Organizations around the globe rely on applications for connections to customers, business partners, suppliers and staff. To accelerate their digital transformation journeys, organizations have increased their focus on the creation and enhancement of apps. Because development and production environments are more elastic than ever and cloud security comes second to fast app delivery, the attack surface of apps has expanded with vulnerabilities that pop up in correlation with complexity.
Radware’s Application Security Report indicated 98% of respondents experienced attacks against their applications. Eighty-nine percent experienced outages due DDoS attacks targeting their web applications, impacting their customer experience and revenue. Management of bot traffic is also a challenge with 82% of respondents reporting bot attacks. Despite the availability of dedicated solutions to detect and fend-off illegitimate bot activity, only one-quarter of organizations surveyed use it. Businesses need to ensure that their security solution vendor is capable of defending its applications and network.
What happens to businesses without the right protection?
Politically motivated attacks have been targeting this EMEA postal service for years. It experiences thousands of attacks daily ranging from application and bot attacks to network and public cloud attacks. The organization’s IT department was overwhelmed and could not defend against these attacks, resulting in customer dissatisfaction and loss of revenue. The postal service turned to Radware for help.
The postal service needed to overcome challenges to provide a positive user experience and retain revenue. Bot requests started overloading the package tracking service. Bad bot traffic from third-party applications was abusing the API for tracking package delivery.
Next, the postal service experienced bot scraping attacks on their premium services for business and consumer address inquiries. Bot scraping exposed this information on the web for free, reducing service revenue.
In yet another attack, hackers tested the government entity’s defenses by sending low volume (4-5 Gbps) DDoS attacks against its network. These short burst DDoS attacks caused excessive loads on the postal service’s network and on its stressed package tracking application. The DDoS attacks impacted the package tracking API so users were unable to track the delivery of their packages.
The postal service needed to keep APIs and applications available and distinguish legitimate bot traffic from malicious bot traffic. The postal service IT team tried to reduce the bot and DDoS attacks through geo-blocking and reduction of services. Unfortunately, this also limited-service availability for customers, causing a negative user experience and customer dissatisfaction.
The postal service’s website, which the entity depends on to process millions of transactions per day, has also been attacked. Users were unable to access the postal website, yet the organization noticed a significant increase in network traffic. Its website was being targeted by Layer 7 (L7) application attacks, predominately SQL injections (73%).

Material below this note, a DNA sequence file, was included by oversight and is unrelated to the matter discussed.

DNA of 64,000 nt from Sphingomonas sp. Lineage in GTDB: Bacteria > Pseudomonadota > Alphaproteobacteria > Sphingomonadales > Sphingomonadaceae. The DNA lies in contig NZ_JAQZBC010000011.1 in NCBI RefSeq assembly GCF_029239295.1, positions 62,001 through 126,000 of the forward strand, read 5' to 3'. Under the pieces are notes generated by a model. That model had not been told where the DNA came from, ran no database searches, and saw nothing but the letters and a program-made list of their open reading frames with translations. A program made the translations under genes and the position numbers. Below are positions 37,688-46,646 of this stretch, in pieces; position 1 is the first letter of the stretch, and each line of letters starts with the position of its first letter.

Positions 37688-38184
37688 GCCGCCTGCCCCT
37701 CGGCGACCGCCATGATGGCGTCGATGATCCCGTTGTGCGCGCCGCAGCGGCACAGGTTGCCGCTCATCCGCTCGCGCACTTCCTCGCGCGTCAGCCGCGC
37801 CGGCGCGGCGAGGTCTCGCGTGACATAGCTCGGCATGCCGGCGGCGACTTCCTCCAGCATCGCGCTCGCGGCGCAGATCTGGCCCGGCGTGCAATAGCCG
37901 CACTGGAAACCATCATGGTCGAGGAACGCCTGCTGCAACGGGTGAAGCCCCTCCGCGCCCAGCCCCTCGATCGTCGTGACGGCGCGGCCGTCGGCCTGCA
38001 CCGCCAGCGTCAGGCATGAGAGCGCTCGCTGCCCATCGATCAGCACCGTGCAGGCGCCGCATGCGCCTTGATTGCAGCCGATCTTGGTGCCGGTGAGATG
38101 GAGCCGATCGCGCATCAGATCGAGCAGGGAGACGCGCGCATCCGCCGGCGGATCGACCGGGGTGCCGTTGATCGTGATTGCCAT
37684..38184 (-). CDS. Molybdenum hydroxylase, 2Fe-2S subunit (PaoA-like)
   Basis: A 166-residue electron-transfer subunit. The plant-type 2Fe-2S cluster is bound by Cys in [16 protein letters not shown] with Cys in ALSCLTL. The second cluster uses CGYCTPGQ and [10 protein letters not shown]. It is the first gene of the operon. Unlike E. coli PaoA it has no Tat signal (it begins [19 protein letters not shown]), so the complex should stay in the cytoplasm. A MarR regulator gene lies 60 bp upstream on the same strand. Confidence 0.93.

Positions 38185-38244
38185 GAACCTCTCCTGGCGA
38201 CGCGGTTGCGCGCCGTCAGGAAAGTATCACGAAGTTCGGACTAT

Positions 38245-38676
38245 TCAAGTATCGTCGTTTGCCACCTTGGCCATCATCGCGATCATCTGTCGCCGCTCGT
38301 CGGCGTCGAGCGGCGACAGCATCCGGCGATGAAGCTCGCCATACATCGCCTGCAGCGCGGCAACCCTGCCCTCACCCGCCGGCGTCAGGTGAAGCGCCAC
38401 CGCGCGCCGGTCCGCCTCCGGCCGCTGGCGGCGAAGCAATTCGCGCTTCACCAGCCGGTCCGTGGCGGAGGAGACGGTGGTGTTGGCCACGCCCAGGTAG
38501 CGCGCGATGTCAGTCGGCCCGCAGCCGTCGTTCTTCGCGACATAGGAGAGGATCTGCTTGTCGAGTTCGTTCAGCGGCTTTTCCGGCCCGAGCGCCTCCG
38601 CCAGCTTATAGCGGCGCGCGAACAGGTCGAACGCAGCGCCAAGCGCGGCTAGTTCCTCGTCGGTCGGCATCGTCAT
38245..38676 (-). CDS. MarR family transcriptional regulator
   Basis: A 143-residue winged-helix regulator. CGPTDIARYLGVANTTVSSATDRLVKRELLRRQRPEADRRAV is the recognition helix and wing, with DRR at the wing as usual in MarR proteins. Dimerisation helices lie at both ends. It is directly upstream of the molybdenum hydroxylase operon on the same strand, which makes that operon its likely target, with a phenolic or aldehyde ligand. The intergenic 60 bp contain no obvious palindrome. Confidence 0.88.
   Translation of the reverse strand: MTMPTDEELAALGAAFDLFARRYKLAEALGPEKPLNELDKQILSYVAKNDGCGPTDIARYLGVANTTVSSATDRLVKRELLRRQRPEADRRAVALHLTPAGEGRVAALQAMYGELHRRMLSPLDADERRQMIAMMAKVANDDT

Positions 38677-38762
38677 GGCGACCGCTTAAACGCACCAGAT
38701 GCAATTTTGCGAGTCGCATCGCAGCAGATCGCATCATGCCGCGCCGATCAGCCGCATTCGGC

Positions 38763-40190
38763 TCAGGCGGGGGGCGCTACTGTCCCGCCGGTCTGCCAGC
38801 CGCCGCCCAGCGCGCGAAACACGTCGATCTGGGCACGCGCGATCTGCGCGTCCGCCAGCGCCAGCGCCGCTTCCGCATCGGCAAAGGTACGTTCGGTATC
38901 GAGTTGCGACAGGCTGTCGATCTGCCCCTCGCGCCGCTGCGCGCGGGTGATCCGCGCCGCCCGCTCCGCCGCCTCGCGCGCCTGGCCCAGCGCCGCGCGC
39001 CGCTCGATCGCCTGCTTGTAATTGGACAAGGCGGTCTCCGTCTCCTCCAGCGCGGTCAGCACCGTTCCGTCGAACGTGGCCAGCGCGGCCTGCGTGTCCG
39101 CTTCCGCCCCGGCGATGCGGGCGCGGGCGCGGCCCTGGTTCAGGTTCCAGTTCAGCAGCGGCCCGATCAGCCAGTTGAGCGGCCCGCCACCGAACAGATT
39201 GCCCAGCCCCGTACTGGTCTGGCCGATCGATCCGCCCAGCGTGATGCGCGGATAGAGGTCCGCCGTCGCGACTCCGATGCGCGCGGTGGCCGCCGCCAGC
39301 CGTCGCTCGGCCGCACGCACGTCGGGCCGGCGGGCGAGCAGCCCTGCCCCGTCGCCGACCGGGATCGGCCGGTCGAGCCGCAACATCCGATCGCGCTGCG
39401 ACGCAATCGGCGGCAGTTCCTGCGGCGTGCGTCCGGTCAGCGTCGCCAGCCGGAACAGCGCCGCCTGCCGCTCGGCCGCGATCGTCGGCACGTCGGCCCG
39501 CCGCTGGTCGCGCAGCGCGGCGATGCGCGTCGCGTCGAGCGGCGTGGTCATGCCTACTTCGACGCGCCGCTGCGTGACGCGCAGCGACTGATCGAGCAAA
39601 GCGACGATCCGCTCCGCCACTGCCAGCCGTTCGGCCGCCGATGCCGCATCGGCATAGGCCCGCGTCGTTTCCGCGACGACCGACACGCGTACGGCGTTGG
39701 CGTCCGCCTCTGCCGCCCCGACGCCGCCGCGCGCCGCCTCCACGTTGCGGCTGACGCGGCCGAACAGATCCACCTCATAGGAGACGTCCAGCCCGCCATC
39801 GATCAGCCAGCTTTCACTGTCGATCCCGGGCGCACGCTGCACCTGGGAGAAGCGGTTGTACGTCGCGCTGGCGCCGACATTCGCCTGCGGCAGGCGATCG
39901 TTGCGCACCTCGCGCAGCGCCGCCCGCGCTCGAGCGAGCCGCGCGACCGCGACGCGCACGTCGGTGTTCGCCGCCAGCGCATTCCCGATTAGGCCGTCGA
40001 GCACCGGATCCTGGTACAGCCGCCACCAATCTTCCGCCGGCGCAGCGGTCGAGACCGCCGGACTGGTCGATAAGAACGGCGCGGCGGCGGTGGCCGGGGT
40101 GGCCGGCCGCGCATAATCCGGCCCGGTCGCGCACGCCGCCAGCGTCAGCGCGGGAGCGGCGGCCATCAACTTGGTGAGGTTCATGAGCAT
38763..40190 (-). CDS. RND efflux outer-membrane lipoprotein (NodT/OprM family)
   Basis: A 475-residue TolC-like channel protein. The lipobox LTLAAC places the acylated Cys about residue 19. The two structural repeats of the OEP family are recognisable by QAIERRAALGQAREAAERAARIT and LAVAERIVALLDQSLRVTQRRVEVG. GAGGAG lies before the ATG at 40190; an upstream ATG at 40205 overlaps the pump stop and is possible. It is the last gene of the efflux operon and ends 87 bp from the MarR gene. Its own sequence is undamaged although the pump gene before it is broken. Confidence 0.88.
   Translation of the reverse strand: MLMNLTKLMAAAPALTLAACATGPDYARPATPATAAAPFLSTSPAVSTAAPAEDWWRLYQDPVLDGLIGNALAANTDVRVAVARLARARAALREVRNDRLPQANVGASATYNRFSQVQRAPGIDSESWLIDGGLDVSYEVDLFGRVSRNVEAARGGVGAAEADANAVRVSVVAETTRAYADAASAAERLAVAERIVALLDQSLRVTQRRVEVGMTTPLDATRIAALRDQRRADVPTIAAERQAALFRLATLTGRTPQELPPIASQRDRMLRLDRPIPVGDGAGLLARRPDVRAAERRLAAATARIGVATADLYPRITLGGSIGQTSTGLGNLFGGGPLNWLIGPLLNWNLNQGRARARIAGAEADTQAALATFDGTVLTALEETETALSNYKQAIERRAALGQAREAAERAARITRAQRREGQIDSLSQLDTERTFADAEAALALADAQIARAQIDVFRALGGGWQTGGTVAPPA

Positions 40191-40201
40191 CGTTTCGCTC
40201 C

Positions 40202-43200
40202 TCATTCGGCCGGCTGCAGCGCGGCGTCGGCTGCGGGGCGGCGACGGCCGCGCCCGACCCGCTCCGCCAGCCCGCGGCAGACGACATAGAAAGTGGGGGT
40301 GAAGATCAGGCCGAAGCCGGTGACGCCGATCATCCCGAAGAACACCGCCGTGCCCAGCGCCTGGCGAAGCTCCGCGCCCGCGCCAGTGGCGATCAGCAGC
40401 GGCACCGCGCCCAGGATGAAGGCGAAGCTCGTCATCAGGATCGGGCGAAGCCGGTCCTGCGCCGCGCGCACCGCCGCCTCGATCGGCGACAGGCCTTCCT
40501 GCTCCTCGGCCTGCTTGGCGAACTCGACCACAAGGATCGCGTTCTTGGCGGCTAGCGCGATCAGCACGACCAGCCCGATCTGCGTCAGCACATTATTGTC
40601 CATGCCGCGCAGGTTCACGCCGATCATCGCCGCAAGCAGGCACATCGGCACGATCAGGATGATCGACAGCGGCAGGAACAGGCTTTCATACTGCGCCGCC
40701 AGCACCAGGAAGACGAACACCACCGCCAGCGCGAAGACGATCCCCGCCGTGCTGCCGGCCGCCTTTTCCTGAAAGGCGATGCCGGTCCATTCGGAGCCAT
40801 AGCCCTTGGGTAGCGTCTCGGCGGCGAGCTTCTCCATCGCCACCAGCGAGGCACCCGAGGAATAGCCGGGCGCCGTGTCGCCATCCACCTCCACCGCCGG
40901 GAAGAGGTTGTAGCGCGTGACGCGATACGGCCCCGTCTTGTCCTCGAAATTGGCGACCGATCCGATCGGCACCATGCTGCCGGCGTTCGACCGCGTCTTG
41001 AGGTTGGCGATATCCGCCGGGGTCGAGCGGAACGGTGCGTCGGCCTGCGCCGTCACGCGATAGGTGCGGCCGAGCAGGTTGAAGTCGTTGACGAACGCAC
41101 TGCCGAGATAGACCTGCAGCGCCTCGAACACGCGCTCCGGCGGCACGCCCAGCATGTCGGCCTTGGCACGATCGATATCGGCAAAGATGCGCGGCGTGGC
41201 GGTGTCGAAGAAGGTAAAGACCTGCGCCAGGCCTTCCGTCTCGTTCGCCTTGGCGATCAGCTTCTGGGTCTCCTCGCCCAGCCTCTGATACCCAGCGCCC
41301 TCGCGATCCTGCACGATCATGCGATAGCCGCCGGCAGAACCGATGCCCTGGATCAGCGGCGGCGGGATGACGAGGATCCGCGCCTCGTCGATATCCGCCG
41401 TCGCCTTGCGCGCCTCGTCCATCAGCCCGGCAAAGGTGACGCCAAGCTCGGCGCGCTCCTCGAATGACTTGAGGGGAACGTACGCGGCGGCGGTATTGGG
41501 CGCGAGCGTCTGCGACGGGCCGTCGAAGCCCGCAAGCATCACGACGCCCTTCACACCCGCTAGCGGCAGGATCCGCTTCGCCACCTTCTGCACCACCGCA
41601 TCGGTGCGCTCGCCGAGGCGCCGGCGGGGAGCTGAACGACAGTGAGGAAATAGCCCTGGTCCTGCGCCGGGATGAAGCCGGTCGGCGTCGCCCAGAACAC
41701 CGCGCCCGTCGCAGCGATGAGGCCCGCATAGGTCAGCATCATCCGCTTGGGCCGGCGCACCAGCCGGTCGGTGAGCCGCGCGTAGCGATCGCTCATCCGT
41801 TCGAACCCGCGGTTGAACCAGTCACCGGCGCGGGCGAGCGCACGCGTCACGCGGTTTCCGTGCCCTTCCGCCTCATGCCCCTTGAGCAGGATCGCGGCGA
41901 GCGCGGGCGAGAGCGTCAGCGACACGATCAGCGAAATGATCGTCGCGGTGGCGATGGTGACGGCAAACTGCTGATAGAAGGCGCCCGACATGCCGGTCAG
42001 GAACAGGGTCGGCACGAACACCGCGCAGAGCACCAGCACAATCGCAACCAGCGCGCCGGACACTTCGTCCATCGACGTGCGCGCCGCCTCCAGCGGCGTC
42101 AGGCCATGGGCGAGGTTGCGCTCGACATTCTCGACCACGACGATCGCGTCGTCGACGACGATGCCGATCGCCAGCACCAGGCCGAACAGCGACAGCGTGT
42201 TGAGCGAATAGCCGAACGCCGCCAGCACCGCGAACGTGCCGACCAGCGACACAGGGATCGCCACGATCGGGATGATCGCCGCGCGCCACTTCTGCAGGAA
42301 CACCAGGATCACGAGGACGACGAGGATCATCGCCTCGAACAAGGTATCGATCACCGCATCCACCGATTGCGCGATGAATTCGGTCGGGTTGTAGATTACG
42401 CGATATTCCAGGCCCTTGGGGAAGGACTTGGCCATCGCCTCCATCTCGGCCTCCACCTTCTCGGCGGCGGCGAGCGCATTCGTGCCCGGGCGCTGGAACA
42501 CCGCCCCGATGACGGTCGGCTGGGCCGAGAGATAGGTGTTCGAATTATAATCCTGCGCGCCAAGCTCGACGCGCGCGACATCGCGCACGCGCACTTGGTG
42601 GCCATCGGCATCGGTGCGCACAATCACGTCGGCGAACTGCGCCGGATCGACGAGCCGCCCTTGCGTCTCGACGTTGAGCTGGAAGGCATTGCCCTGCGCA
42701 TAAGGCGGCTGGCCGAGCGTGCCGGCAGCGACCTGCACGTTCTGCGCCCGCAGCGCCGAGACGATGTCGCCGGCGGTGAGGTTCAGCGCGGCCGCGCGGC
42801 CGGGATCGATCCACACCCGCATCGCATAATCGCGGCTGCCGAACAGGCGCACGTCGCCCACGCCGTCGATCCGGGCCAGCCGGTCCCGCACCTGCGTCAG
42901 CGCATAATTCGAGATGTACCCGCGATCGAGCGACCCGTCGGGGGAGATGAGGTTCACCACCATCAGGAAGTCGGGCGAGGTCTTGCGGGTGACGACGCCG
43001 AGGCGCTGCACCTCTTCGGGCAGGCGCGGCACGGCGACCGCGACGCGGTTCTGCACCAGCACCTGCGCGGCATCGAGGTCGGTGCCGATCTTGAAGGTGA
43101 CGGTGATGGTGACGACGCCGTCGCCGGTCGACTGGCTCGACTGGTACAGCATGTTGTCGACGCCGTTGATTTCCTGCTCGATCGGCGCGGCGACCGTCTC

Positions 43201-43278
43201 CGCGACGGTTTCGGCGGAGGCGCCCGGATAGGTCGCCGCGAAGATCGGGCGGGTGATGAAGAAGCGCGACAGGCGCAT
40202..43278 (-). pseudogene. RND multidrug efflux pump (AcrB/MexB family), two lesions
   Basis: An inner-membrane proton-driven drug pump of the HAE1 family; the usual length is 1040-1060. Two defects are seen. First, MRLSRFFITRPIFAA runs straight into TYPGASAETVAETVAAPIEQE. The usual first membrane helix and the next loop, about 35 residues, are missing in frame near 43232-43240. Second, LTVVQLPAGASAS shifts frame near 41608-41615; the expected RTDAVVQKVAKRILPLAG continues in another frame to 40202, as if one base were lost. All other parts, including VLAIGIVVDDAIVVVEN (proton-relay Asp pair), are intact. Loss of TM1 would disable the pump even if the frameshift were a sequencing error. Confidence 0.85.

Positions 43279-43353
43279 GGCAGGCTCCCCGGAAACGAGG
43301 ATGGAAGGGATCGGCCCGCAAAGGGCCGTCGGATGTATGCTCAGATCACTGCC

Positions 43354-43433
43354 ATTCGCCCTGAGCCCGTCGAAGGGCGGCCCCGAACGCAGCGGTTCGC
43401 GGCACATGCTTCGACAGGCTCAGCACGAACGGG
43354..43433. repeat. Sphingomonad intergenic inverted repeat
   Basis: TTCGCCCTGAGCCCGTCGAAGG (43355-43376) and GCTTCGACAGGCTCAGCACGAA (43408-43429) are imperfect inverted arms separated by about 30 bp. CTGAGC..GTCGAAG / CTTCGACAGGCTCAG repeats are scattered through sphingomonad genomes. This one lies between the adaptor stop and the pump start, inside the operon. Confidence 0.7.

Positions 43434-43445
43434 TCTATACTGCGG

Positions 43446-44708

To stop bot attacks on the package tracking API and the bot scraping of its address inquiry service, the postal service trialed and purchased Radware’s Bot Manager. Once malicious traffic was blocked, overall network traffic was reduced by 40% and transactions were reduced by 50%. The postal service was able to provide customers a better online experience while reducing bandwidth costs and web server computing resources.
The postal service also needed a more efficient way to handle daily L7 application and data center attacks which overwhelmed their IT team. The organization chose to transition from Radware’s premise-based WAF service to Radware’s fully-managed Cloud WAF service. The Cloud WAF is bundled with Radware’s managed Cloud DDoS Protection Service to help the organization handle exploratory DDoS attacks and future DDoS exploits.
MOVE TO THE CLOUD
The postal service wanted to move applications to Microsoft Azure to recognize agility and flexibility in application development and deployment. However, they wanted to secure their proprietary assets in the cloud, where attackers would have access to its valuable data via the cloud vendor. The postal service also required visibility into its assets to remotely manage the risk of exposure of its cloud applications and data.
Radware’s Cloud Native Protector could help the postal service analyze potential risk and give them visibility to manage their cloud assets. After a successful proof of concept and installation, the postal service learned some of its cloud data storage had been exposed. The postal service uses Cloud Native Protector to secure its data assets and is also using the service to control excessive permissions to applications.
When evaluating security solutions, make sure to ask vendor whose solutions you’re evaluating the following questions:
- Can you ensure business continuity under attack?
- What attacks does your solution defend against?
- Do you use behavioral learning algorithms to establish ‘legitimate’ traffic patterns?
- How do you distinguish between good and bad traffic?
Read full EMEA Postal case study here.